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Giving people Medicaid doesn’t reduce their number of ER visits

Giving people Medicaid doesn’t reduce their number of ER visits

According to a study of the Medicaid expansion program in Oregon, giving people Medicaid appears to increase their ER use, rather than decreasing it as Obamacare proponents had predicted.

Why on earth would this be any sort of surprise? I know, I know: the idea was that people without health insurance or Medicaid go to the ER so often because the law requires them to be treated there and they have no alternatives; if they were covered for doctor visits, the argument went, they would prefer to do that instead. But what the study found was that people who were newly-covered by Medicaid used both resources more, which makes perfect sense because, as Megan McArdle points out, “when you reduce the price of something, people usually want to consume more of it.”

Not only are they consuming ER visits at a faster clip, but they are consuming them more for lesser ills rather than greater ones. McArdle wrote “reduce the price,” but unless I’m mistaken, Medicaid doesn’t just reduce the price, it mostly eliminates it for the recipient as far as ER visits go. Any health care system involving no payments at all must do one of two things to keep cost and usage down: ration care, and/or start requiring co-pays of some sort.

Those who theorized otherwise were either just saying what they needed to say to pass the law, or truly believed that people would act in ways that they considered “rational” and reduce their ER use, preferring doctor visits and preventive care. But there’s nothing in the current Medicaid system (at least, not so far as I know) that incentivizes doctor visits over ER visits. In fact, I can think of a couple of things that do the opposite: it may be hard to get a doctor to accept Medicaid at all, and even if he/she does accept it there’s usually a wait to get an appointment, whereas an ER may make you wait a few hours but they will see you that day.

What’s even more important is a fact that’s become a bit lost in the shuffle, but which first came out last May in another study of the Oregon Medicaid-expansion situation (I wrote about it here): the Medicaid expansion didn’t appear to improve the new recipients’ health, either, in terms of basic markers such as blood pressure and cholesterol. McArdle points this out, too, “Only two large-scale random tests have ever been done on health insurance, and both have come back with the same surprising result: giving people Medicaid, or more generous health insurance, doesn’t seem to significantly improve clinical measures of good health.”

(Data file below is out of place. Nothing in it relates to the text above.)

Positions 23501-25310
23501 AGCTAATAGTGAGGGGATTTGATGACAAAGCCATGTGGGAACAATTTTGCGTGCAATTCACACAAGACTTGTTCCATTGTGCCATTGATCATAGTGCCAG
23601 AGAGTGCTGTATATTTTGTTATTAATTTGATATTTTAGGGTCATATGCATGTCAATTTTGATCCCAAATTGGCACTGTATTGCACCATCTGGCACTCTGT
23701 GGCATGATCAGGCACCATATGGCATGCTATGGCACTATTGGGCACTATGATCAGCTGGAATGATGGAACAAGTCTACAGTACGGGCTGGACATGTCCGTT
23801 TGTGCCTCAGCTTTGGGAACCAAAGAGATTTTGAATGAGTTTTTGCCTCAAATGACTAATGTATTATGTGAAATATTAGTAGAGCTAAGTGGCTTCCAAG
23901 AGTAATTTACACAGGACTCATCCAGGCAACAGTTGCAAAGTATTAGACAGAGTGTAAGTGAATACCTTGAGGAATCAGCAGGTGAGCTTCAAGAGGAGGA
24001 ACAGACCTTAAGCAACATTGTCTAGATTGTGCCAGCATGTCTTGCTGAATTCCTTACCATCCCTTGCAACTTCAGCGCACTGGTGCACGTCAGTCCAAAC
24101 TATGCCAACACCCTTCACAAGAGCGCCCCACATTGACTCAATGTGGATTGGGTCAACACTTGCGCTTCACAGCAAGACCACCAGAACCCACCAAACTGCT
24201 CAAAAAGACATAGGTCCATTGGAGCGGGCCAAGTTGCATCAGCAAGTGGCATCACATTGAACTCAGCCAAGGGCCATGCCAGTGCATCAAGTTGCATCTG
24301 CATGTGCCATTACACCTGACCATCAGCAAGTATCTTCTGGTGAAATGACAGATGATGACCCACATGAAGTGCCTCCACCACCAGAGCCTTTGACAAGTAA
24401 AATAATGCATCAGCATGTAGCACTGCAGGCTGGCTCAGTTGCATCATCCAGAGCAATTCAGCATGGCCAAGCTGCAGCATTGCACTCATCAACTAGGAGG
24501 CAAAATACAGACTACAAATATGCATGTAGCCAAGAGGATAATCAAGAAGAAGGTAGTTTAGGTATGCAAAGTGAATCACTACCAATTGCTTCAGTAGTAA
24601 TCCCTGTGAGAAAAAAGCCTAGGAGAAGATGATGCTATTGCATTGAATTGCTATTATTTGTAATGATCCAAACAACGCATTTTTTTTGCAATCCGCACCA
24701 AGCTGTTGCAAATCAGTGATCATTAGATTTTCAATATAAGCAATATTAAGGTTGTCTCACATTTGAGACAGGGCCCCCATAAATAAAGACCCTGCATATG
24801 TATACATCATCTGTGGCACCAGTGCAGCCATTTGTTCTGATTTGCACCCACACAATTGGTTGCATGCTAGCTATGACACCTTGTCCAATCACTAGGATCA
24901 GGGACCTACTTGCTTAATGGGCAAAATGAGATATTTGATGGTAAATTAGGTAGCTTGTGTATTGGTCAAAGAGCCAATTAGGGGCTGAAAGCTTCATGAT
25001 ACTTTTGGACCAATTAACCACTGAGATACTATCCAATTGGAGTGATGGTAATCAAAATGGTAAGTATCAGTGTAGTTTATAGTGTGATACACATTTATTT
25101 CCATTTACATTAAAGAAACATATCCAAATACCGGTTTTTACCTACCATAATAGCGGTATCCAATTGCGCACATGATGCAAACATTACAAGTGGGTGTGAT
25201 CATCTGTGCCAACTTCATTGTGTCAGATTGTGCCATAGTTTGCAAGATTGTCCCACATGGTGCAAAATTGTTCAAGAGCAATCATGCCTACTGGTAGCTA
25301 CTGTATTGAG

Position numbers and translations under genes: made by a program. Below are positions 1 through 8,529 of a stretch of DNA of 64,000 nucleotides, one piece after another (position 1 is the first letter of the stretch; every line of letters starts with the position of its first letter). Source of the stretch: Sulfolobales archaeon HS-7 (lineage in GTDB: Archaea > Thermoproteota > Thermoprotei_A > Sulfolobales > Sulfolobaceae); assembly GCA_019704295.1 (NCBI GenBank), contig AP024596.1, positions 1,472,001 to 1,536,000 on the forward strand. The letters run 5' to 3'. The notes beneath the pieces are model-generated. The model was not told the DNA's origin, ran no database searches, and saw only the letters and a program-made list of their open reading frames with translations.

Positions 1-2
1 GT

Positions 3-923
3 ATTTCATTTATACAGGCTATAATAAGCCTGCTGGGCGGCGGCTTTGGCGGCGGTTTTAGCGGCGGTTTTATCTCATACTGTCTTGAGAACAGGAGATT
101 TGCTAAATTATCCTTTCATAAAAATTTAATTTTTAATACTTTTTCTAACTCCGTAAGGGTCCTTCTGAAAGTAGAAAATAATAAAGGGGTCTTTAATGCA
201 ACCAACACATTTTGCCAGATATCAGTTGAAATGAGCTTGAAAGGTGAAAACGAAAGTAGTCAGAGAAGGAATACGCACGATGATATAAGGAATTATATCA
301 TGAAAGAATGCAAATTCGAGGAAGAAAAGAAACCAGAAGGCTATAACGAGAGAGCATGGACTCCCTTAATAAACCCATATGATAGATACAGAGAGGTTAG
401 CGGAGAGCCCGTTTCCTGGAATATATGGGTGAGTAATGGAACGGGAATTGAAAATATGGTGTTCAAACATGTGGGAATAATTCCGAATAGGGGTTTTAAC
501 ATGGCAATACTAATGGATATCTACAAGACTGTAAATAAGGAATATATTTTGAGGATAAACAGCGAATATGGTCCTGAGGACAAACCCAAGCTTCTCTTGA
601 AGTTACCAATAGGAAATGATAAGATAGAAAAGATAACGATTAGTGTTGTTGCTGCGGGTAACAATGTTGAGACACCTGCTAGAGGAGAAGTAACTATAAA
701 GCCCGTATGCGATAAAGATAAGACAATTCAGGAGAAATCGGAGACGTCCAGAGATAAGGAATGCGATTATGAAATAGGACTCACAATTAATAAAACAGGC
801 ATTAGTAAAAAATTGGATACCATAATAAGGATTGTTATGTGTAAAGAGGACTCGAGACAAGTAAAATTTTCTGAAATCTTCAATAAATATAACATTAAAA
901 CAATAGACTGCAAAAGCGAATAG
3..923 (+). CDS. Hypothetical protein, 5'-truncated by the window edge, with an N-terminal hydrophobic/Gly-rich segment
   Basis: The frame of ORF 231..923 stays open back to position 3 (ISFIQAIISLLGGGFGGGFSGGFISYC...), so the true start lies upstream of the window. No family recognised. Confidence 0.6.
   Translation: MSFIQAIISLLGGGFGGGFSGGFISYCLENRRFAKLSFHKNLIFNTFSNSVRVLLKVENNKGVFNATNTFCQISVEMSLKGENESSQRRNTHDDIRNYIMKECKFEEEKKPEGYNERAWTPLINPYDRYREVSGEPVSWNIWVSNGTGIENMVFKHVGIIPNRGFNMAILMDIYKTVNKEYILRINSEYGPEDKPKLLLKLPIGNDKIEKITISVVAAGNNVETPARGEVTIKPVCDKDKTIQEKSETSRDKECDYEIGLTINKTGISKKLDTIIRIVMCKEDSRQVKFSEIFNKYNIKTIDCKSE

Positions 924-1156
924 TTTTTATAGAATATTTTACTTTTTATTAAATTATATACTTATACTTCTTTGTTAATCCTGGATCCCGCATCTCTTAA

And yet health economist Jonathan Gruber, who was one of the Obamacare “architects,” had this to say in response to the Oregon study report on Medicaid and ER use:

I would view it as part of a broader set of evidence that covering people with health insurance doesn’t save money…That was sometimes a misleading motivator for the Affordable Care Act. The law isn’t designed to save money. It’s designed to improve health, and that’s going to cost money.

I don’t know whether Gruber himself was originally citing the “misleading motivator” of cost-saving back in the build-up to the passage of Obamacare. But I do recall—despite Gruber’s use of the passive voice in the quote above—that Obama and the Democrats were certainly touting cost-saving. However, Gruber’s emphasis on “improving health” is probably a “misleading motivator” as well.

[Neo-neocon is a writer with degrees in law and family therapy, who blogs at neo-neocon.]

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Comments

legacyrepublican | January 5, 2014 at 9:32 am

I am motivated to vomit again after finding out more of what is in the bill.

Death taxes, no interstate features, fewer doctors, more lawyers. Oh my, the list goes on.